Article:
Board of Education candidates speak to Chelsea Kiwanis
Four Board of Education candidates spoke to the Chelsea Kiwanis Club April 19. The candidates, all of whom are Republican, are running for the open Place 1 and Place 2 spots on the board.
Place 1 candidates who spoke were incumbent David Nichols and challenger Jane Hampton, while Place 2 candidates were incumbent Anne Glass and challenger Aubrey Miller. Place 2 candidate Nicke Gaspers was unable to attend the meeting.
Nichols spoke first, saying he doesn’t consider himself a politician; rather, he considers himself a public servant.
“I’m going to make a pledge to you today. It may sound a little clichéd, but it’s from my heart,” he said. “I pledge to be accessible. I have been accessible.”
He said his youth in Montevallo, on the “lower end of the socioeconomic ladder,” helped him understand how important schools are to the Shelby County community.
“My pledge is to maintain dignity and integrity. Any decision I made has been and will be for the good of the students,” Nichols said.
Hampton, who spoke next, said since she is retired, she could devote the time necessary to be an effective school board member. She said she understands how quickly the county is growing and realizes schools must grow to meet that demand.
“You in Chelsea are just now learning what we went through in Pelham and at Oak Mountain,” she said. “It’s just growing so fast.”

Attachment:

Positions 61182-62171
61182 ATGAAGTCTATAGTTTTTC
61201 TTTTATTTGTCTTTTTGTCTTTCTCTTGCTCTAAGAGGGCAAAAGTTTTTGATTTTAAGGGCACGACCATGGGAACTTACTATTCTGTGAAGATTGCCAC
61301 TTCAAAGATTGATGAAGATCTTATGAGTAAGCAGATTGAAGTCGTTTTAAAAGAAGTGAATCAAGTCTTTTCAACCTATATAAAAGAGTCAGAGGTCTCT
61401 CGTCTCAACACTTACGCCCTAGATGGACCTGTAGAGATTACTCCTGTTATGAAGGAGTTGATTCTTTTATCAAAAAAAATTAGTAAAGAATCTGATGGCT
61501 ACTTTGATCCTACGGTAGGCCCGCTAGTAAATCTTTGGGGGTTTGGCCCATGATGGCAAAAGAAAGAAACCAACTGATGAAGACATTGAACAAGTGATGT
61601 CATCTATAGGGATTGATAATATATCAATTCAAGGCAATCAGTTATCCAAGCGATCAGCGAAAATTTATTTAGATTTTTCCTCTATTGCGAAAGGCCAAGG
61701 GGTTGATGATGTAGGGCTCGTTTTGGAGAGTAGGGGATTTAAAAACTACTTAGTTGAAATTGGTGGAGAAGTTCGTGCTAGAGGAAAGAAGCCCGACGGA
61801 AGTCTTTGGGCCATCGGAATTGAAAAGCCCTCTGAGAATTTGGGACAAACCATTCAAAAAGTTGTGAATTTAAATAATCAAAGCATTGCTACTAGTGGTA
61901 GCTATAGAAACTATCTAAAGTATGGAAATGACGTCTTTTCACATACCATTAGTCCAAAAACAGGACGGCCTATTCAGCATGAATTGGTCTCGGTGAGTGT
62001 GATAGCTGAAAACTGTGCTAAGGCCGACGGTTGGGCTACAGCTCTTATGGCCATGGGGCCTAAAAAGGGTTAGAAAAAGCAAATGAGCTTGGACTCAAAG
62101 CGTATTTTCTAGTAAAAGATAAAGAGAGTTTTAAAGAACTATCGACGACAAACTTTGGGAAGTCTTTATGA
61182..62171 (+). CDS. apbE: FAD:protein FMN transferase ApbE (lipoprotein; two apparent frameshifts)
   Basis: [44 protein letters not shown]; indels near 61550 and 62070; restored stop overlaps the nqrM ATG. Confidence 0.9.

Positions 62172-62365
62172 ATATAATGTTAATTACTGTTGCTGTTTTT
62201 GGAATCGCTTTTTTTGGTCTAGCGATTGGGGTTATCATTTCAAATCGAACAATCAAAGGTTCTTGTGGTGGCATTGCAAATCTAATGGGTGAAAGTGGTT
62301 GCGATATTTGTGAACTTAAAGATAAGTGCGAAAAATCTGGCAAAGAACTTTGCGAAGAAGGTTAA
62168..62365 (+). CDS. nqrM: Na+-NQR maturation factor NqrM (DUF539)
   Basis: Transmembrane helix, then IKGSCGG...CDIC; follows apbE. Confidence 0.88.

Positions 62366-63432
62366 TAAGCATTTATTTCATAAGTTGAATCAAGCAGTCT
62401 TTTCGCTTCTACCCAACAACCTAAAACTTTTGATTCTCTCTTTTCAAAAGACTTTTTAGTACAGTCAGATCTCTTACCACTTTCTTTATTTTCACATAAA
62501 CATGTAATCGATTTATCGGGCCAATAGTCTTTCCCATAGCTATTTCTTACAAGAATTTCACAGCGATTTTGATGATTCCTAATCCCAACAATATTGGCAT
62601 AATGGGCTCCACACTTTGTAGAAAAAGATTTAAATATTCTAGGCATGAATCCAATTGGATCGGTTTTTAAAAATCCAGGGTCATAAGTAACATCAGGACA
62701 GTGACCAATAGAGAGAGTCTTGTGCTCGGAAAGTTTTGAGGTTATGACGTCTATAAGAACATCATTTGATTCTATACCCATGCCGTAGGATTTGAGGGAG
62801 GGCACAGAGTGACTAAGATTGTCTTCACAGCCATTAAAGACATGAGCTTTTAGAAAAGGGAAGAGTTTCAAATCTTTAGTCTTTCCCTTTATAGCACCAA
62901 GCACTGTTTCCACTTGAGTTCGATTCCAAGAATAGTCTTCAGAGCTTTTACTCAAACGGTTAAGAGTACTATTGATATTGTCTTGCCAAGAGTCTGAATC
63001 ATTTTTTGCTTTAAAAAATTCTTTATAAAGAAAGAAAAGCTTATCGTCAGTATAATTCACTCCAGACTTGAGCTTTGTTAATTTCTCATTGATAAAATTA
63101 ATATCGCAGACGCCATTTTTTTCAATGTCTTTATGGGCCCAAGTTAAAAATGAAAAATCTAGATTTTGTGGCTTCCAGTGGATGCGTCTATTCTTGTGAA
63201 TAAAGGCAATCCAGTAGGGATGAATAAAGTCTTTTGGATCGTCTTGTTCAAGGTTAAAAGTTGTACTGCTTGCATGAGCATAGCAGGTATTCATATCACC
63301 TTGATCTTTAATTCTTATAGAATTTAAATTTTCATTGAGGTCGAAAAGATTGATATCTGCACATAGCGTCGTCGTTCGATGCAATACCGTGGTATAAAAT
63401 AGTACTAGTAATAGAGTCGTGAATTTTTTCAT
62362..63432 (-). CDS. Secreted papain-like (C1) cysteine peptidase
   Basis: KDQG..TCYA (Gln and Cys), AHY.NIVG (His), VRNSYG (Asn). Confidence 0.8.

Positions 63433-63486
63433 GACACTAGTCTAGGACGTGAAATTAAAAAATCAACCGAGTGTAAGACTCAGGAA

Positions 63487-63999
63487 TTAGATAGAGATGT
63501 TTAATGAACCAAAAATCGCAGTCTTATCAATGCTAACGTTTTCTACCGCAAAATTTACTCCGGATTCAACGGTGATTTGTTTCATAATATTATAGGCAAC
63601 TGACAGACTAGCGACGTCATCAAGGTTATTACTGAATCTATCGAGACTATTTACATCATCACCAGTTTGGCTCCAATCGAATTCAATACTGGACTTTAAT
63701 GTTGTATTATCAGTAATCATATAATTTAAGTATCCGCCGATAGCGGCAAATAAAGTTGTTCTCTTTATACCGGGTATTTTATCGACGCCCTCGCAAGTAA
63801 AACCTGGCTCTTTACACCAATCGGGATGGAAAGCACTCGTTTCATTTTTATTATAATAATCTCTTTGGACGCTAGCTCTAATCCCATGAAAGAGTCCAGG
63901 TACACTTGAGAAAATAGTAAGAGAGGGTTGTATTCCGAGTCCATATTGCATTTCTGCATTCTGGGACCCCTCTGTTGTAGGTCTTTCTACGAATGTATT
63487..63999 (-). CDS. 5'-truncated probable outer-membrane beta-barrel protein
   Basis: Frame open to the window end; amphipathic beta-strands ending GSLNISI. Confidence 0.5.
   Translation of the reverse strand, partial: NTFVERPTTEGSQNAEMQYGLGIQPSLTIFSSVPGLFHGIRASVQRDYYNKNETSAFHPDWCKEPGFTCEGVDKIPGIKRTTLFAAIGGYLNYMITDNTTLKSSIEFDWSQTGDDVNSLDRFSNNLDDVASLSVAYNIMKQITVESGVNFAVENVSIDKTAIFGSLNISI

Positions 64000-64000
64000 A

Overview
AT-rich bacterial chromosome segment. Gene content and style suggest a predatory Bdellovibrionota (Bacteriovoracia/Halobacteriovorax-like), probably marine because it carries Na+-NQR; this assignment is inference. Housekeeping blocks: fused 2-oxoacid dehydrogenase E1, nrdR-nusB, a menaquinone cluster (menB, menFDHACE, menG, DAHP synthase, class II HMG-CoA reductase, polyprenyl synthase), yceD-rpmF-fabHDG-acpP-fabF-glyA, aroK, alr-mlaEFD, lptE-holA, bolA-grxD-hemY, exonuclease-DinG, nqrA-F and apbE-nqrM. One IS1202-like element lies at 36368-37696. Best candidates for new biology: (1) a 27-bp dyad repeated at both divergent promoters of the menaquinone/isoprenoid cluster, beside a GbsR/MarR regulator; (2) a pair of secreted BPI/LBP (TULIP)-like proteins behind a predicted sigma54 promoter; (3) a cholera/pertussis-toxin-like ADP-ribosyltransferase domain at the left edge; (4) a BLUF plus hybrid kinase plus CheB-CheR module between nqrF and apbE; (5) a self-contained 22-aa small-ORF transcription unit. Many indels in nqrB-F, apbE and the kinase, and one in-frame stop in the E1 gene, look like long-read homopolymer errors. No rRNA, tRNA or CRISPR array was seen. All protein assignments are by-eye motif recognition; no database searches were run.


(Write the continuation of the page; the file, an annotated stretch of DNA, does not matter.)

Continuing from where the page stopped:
Glass said she approaches her Board of Education duties from a mother’s perspective and as a parent with a tremendous amount of respect for educators. Local schools have done a lot for her family, she said.
“Because of Shelby County schools, my son has been offered eight scholarships,” she said. “I really am a servant to all the people in this community.”
Miller said his connection with county education has been through his wife, Beverly, the principal at Vincent Elementary School, and his children, who went to local schools.
“You can’t just focus on the students and the teachers, because the family is an important part of the educational process, and you can’t forget the administrators, because they’re part of the process too,” he said.
Miller said county schools, while excellent, are still facing some critical issues, such as funding.
“We need to reenergize the Shelby Education Foundation so we can meet the financial needs of our schools,” he said. “There are critical issues facing us, and I don’t have all the answers. What I do bring to the table, along with my opponents, is a high level of integrity.”
The Republican primary is June 1. There are no Democratic contenders for the Board of Education seats.